On a recent morning, an ex-convict named Debonaire Dobbz sat shackled to a chair in an Oakland courtroom, charged with murder in a shooting a year ago.
"This is not a whodunit. This is not a whodunit case--that’s the tragic element of this," says Tim Murphy, the public defender representing Dobbz. He says a contractor renovating a house in East Oakland gave Dobbz a shotgun and some money and told him to keep an eye on the property. One night, Murphy says, Dobbz spotted a man who appeared to be stealing from the house.
"And a confrontation ensued, wherein my client discharged a shotgun, and shooting the individual at close range in the stomach. ..." Murphy trails off. The individual shot during the confrontation was Lonnie Turbin, 35, the older brother of Seattle Seahawks running back Robert Turbin. Dobbz has pleaded not guilty and is due back in court next month.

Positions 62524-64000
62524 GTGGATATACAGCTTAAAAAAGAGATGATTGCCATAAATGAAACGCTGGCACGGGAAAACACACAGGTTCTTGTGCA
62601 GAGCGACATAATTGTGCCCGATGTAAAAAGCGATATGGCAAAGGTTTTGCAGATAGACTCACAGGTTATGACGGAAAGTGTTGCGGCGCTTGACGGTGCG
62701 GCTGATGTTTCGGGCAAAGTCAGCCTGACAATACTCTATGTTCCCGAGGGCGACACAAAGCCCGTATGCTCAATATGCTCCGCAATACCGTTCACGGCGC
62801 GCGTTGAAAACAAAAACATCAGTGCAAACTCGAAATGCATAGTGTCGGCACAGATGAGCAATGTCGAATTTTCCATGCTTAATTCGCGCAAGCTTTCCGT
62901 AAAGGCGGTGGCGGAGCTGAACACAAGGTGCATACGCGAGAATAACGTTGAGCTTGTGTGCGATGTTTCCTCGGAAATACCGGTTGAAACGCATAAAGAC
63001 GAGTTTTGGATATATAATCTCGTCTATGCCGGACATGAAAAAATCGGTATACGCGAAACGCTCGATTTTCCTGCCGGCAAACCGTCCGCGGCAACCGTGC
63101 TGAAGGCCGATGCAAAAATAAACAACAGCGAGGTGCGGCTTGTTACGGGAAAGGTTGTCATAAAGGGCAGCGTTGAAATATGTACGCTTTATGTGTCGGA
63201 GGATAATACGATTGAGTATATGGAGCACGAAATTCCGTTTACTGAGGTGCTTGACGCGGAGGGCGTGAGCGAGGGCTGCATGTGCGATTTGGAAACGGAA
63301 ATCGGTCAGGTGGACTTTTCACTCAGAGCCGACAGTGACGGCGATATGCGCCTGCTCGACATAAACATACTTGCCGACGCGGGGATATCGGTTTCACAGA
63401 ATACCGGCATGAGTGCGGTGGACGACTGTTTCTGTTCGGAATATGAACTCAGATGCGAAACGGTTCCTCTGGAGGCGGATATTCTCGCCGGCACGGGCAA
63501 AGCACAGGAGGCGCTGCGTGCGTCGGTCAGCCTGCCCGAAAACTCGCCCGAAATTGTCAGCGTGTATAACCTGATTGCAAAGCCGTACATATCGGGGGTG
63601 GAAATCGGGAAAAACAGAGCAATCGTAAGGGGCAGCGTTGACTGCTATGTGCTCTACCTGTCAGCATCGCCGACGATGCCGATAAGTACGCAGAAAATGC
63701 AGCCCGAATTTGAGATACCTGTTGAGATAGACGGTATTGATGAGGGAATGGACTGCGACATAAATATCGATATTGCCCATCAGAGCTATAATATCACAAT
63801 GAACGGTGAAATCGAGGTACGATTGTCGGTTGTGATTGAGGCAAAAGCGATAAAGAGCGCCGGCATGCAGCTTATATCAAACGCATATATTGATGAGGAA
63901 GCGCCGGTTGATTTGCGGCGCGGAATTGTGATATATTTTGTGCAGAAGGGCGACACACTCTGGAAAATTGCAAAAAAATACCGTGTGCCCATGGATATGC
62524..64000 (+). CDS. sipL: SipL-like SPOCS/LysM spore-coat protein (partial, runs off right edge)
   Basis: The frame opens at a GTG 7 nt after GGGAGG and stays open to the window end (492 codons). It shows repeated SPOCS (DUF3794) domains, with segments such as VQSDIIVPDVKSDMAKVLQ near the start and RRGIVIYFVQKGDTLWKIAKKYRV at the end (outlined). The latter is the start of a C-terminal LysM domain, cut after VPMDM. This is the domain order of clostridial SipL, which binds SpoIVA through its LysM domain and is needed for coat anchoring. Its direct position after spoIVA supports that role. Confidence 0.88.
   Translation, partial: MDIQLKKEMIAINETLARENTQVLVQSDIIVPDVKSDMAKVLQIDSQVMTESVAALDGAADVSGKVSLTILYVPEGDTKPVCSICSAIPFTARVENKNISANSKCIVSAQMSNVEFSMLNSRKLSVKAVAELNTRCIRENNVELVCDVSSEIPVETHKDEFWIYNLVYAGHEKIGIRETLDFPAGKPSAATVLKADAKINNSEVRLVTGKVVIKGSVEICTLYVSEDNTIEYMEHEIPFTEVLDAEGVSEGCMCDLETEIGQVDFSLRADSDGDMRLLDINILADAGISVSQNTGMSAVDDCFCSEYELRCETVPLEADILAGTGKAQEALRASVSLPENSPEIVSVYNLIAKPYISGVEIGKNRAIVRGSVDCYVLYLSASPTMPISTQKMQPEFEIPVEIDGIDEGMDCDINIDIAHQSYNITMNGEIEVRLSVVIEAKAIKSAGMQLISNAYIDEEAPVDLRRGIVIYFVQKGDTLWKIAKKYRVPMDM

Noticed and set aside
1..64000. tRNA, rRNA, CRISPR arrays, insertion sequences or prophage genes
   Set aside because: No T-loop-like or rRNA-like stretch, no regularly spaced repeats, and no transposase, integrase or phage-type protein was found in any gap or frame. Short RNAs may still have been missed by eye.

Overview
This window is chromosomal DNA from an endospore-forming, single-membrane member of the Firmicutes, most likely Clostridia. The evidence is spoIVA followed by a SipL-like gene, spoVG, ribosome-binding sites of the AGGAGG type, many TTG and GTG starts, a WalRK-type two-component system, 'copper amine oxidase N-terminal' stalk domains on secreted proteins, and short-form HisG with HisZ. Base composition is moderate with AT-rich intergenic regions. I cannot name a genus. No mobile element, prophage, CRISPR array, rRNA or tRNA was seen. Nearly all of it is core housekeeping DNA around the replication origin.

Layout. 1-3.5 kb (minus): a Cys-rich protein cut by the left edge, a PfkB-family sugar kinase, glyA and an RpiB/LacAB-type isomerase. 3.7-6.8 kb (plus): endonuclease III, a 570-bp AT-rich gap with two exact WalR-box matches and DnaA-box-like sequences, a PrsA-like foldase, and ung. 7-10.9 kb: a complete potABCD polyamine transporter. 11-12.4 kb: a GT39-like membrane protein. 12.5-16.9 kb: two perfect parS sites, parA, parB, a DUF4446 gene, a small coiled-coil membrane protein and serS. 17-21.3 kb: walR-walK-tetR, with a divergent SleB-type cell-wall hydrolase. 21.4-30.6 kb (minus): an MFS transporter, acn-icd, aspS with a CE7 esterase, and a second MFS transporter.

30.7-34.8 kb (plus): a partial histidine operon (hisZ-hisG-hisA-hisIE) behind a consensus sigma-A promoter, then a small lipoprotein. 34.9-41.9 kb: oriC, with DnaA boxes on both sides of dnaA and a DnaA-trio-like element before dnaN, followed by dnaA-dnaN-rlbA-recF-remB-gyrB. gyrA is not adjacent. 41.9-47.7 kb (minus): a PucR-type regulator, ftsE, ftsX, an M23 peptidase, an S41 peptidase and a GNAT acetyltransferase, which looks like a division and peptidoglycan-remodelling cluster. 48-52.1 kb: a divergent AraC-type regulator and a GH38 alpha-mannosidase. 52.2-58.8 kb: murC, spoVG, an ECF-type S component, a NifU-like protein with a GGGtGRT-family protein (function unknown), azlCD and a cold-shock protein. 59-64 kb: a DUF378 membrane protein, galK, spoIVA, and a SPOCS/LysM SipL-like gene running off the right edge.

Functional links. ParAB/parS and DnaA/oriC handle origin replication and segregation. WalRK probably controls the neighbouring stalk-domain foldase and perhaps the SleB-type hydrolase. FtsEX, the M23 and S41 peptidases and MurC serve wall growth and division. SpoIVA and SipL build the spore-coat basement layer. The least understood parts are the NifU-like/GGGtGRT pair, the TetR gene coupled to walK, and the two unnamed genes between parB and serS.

The story is tragic--one of Oakland's 130-plus cases last year in which someone was shot, beaten, or stabbed to death (or, in one case, deliberately run over by a driver.)
It's also unusual. That's because it's among the relatively few times police "cleared" one of last year's homicide cases (by the state Department of Justice definition, a case is cleared when a suspect is arrested and charged). The Oakland Police Department says it has cleared 28 percent of last year's homicides. By comparison, the statewide average in 2010, the most recent year for which numbers are available, was 64 percent.